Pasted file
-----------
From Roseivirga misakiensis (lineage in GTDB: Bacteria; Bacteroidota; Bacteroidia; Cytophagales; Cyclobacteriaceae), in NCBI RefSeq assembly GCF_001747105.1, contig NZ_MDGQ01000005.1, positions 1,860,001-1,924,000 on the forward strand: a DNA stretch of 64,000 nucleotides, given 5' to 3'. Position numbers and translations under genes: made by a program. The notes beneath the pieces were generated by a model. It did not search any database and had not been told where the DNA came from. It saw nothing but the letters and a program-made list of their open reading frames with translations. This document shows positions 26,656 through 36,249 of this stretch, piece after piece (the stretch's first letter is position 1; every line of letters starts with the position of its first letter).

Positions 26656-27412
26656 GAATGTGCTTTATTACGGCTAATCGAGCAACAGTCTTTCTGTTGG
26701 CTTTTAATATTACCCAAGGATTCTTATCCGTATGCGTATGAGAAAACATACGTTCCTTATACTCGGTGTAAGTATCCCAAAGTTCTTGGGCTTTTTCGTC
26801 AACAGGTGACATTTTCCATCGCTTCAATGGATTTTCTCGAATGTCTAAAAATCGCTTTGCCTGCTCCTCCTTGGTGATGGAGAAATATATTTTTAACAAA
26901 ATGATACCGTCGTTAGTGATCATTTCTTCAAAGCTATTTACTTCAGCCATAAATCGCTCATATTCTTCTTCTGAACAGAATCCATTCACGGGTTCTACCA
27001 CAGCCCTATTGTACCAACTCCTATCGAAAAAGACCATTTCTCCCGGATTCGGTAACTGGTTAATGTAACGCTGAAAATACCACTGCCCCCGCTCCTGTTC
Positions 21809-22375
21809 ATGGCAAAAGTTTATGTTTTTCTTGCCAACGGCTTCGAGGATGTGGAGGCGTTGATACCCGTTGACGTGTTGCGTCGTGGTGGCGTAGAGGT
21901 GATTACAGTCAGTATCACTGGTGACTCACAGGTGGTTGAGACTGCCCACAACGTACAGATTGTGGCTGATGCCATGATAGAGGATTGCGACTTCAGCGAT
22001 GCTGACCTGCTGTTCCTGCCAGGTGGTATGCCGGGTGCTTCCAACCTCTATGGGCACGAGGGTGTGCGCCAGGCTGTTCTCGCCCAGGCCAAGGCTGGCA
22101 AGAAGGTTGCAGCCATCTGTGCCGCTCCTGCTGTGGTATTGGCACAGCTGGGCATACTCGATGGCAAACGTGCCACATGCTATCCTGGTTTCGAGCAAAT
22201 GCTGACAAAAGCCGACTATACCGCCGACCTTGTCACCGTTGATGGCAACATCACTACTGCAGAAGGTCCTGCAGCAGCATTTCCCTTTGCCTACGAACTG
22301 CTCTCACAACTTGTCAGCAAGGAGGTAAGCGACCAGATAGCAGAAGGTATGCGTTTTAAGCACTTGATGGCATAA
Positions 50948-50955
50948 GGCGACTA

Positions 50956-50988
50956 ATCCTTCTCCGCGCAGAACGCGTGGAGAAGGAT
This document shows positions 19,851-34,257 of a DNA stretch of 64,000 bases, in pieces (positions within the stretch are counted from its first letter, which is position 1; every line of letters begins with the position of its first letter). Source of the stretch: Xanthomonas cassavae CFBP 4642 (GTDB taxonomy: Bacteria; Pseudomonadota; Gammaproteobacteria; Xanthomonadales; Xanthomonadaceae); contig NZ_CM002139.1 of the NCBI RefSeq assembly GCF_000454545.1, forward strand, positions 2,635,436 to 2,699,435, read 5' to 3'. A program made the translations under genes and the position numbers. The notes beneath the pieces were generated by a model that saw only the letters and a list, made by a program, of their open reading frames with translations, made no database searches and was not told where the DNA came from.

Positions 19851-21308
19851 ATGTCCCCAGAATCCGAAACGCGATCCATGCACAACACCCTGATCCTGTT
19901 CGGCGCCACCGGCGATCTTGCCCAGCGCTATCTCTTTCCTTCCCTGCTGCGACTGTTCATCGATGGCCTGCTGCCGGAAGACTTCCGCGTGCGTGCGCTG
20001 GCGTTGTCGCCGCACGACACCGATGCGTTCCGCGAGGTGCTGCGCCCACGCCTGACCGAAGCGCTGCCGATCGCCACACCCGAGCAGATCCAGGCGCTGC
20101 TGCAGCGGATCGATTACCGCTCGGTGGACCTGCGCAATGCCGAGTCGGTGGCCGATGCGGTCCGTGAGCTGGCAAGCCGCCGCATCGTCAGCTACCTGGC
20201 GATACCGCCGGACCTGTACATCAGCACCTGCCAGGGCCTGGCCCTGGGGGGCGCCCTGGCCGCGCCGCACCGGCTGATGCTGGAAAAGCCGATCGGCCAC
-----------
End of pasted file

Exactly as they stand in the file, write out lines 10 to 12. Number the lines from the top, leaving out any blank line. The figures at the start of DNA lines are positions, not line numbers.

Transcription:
21901 GATTACAGTCAGTATCACTGGTGACTCACAGGTGGTTGAGACTGCCCACAACGTACAGATTGTGGCTGATGCCATGATAGAGGATTGCGACTTCAGCGAT
22001 GCTGACCTGCTGTTCCTGCCAGGTGGTATGCCGGGTGCTTCCAACCTCTATGGGCACGAGGGTGTGCGCCAGGCTGTTCTCGCCCAGGCCAAGGCTGGCA
22101 AGAAGGTTGCAGCCATCTGTGCCGCTCCTGCTGTGGTATTGGCACAGCTGGGCATACTCGATGGCAAACGTGCCACATGCTATCCTGGTTTCGAGCAAAT